Golfer’s elbow, or medial epicondylitis, is a repetitive strain injury that could happen to any sportsperson.

You squeeze a rubber ball and feel a pain on the little bone on the inside of your elbow. Particularly if you’re a golfer, or sportsperson, that pain could mean you have a condition called medial epicondylitis, also known as golfer’s elbow. Luckily, you can get it treated, or even prevent it from happening in the first place.

“Golfer’s elbow is actually a misleading name,” says Dr Konrad von Hagen, a sports physician and Senior Medical Officer for pro golf’s Sunshine Tour. “I actually see more tennis players with golfer’s elbow, and more golfers with tennis elbow. The former occurs on the inside of the elbow and the latter on the outside.”

And this condition is one that any golfer – or tennis player – should take seriously, advises Dr Darren Green, Mediclinic Event Chief Medical Officer. “It’s quite a significant injury that can prevent you from playing your sport for several months if it goes untreated,” he cautions.


Zilké Kolenić, a biokineticist based at Mediclinic Constantiaberg, explains that golfer’s elbow can be caused by any repetitive activity requiring a tight grip and wrist movement, like a golf swing or lifting weights. “You may even get it from repeated painting or using tools like screwdrivers and hammers,” she adds.

Treatment typically starts with establishing the cause of the injury. “Seeing as it is usually due to repetitive movement of the elbow and forearm, rest, and avoiding the movement causing the injury, is very important,” says Kolenić. “Overuse injuries are often due to a weakness or imbalance of the muscles surrounding the joint. In these cases, we prescribe rehab exercises to strengthen the shoulder, forearm and wrist muscles that don’t replicate the aggravating movement or cause pain or discomfort.”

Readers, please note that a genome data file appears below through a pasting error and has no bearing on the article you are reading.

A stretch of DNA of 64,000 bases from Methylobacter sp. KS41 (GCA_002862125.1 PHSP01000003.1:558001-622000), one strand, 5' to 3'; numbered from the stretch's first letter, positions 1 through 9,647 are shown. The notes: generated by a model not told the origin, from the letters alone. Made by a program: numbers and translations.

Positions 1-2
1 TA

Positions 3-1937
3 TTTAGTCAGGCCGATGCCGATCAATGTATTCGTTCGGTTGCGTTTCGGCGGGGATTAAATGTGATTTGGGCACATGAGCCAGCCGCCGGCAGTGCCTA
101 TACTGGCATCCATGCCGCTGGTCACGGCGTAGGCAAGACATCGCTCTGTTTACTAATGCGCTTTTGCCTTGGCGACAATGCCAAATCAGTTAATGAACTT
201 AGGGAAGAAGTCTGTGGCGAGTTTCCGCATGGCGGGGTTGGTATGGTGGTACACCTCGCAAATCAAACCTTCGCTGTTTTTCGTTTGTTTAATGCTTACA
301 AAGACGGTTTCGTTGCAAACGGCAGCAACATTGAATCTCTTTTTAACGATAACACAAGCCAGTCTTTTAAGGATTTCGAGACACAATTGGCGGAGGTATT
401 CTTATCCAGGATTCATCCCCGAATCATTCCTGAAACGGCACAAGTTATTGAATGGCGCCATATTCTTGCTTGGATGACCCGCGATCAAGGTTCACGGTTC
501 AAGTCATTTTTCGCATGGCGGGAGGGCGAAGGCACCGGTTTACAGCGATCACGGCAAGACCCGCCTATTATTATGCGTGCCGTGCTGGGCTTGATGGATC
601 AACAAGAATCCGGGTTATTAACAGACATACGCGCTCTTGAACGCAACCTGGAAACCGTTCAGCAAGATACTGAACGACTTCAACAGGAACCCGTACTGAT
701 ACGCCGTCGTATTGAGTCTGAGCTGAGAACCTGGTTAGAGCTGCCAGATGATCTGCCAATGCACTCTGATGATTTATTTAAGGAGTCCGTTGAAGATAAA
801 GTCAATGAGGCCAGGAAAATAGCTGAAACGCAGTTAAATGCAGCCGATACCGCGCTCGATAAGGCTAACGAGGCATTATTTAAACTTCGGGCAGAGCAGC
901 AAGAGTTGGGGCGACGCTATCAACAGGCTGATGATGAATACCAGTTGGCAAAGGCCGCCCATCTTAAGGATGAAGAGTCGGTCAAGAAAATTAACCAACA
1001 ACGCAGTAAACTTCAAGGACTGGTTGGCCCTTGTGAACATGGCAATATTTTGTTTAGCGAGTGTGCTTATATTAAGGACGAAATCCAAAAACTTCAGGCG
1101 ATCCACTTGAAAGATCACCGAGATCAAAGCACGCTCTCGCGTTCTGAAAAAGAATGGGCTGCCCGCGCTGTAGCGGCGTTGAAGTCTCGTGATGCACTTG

Treatment could also include physiotherapy, anti-inflammatories, rest, ice, compression and elevation (RICE) therapy, and a change in technique.

“If it becomes chronic, we might look at options like shockwaves or even surgery,” says Dr Von Hagen. “It’s caused by overuse, so the key is to listen to your doctor, stop aggravating the injury, and get it treated. I’ve had patients who have chosen to continue playing with it, and who have then sat with golfer’s elbow for nine or ten months. If it continues to go untreated you may even require surgery.”


If the injury is caused by lifting weights, the best advice to avoid this injury is not to lift too heavy or too much too soon, says Kolenić. “It’s important to build up your strength gradually, and to make sure you don’t focus only on one muscle or muscle group. In doing this, you run the risk of developing muscle imbalances that can lead to other injuries.”

Another important aspect of prevention is early identification, explains Dr Green. If you experience stiffness in your elbow, or tenderness on the inner side of your forearm when you make a fist or swing a golf club, seek medical help. If the diagnosis is golfer’s elbow, be sure to rest up – and see a healthcare professional who can advise you on changing your technique.

“You can aggravate the injury if you don’t rest for long enough, as prescribed by your healthcare professional, and if you return too soon to the movement or activity that caused the pain in the first place,” Kolenić cautions.